Here is a classic case that will reveal how the “high-handedness” of a few officials has affected the lives of two Dalit women in Udupi.
The two women, Akku and Leela, have put in about four decades of service at the Government Women Teachers’ Training Institute on a monthly salary of Rs. 15. Although they were promised that their services would be regularised, they did not get any benefits even after 42 years of service.
After the women approached the Karnataka Administrative Tribunal (KAT) seeking relief in 2001, the Education Department stopped paying them even that meagre salary of Rs. 15.
Their plight came to light after Ravindranath Shanbhag, president of Udupi-based Human Rights Protection Foundation, took up the matter and followed up the case right up to the Supreme Court.
Addressing presspersons here on Tuesday, Mr. Shanbhag said that although the Supreme Court, the High Court of Karnataka and the Karnataka Administrative Tribunal ruled in favour of the women and directed the government to regularise their services, the order is yet to be implemented by the government.
Meanwhile, the women continue to clean the 21 toilets in the institute all through the year without any payment, he said.
“The Karnataka Administrative Tribunal asked the government in 2003 to regularise them in 90 days and the Karnataka High Court ordered the government to pay their salaries in 2004. Notices were also issued for contempt of court when the directions were not implemented. Instead of paying them salaries, the government filed a special leave petition before the Supreme Court in 2005.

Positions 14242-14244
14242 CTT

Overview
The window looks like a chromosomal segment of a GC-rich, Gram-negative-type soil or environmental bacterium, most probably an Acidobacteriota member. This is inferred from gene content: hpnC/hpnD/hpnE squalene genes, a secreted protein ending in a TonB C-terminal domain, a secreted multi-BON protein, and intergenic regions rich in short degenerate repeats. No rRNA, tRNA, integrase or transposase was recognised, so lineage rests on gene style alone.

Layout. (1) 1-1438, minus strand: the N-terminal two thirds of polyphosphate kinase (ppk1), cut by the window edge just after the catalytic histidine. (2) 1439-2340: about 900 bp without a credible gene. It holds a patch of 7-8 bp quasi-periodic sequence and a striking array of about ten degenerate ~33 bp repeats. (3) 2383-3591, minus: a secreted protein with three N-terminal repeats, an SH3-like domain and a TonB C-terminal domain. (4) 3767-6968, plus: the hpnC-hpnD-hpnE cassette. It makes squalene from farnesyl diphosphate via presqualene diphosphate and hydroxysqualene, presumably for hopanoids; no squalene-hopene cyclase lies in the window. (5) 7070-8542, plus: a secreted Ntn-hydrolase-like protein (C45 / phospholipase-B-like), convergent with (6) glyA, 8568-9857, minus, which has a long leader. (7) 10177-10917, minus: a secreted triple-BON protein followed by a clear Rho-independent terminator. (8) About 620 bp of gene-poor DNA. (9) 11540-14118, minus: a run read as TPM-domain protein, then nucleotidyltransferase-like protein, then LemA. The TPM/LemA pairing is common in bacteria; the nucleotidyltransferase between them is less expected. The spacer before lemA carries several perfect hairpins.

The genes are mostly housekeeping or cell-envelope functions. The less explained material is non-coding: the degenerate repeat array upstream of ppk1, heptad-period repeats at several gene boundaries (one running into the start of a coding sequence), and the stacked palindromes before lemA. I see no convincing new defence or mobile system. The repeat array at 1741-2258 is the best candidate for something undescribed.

“The Supreme Court ruled in the women’s favour in 2010. Despite all this, the women are still waiting to get their benefits,” Mr. Shanbhag said. “Now, the authorities say that the women were not employable because they had reached the retirement age. I am surprised that the government spent lakhs of rupees on fighting the cases against the hapless women rather than pay what is due to them.
Is there any other court above the Supreme Court that can give justice to these women?” Mr. Shanbhag asked and urged the government to pay what is due to the women.
In response to several readers' offers of help for Akku and Leela, Ravindranath Shanbhag, the human rights activist who has been campaigning for their cause, says these women do not want any charity. All they want is for the government to pay them their due.